Thursday, December 03, 2020

Red Sea turtle hatchlings are feeling the heat

The balance of the sexes in marine turtle hatchlings may be disrupted by high sand temperatures at nesting sites around the Red Sea.


​Analyses by KAUST researchers of sand temperatures at marine turtle nesting sites around the Red Sea indicate that turtle hatchlings born in the region could now be predominantly female. These findings hold significant implications for the survival of marine turtle species as temperature increases take hold, driven by anthropogenic climate change. 

“Marine turtles are particularly vulnerable to temperature shifts because they demonstrate temperature-dependent sex determination, meaning that the sex of hatchlings is determined by the temperature of the nest during incubation,” says Lyndsey Tanabe, a KAUST Ph.D. student investigating the nesting ecology and conservation strategies of marine turtles, under the supervision of Michael Berumen.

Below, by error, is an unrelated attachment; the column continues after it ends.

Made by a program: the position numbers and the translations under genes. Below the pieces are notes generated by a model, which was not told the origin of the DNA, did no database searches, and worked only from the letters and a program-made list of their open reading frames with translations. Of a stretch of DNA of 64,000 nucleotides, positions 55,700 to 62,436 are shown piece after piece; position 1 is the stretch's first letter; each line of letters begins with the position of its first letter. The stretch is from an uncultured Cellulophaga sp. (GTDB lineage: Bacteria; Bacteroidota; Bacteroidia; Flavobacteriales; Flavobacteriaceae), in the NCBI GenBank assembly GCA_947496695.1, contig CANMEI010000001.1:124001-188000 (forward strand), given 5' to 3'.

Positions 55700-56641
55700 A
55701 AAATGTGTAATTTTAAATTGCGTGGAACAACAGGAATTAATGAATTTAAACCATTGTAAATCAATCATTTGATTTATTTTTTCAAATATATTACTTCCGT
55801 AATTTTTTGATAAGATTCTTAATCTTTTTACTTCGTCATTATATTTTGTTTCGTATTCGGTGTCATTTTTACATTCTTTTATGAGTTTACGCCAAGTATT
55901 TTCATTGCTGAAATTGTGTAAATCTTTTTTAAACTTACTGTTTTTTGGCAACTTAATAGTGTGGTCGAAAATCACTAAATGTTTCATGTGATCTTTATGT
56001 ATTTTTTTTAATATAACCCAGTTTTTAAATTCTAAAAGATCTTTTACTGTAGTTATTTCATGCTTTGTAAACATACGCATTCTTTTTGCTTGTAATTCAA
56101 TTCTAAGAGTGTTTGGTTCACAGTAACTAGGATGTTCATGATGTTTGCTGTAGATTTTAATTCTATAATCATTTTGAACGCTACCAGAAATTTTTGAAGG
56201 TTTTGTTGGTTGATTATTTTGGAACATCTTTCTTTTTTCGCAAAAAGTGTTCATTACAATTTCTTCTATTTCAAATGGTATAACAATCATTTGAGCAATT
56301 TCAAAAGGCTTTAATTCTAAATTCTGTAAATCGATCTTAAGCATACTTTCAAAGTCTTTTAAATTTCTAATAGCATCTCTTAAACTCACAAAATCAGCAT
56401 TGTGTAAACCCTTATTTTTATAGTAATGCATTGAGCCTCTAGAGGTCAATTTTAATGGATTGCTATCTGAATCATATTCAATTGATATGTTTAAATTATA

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Image: Increasing sand temperatures driven by climate change may tip the delicate balance of gender distribution in Red Sea turtle populations.
© 2020 Morgan Bennett Smith

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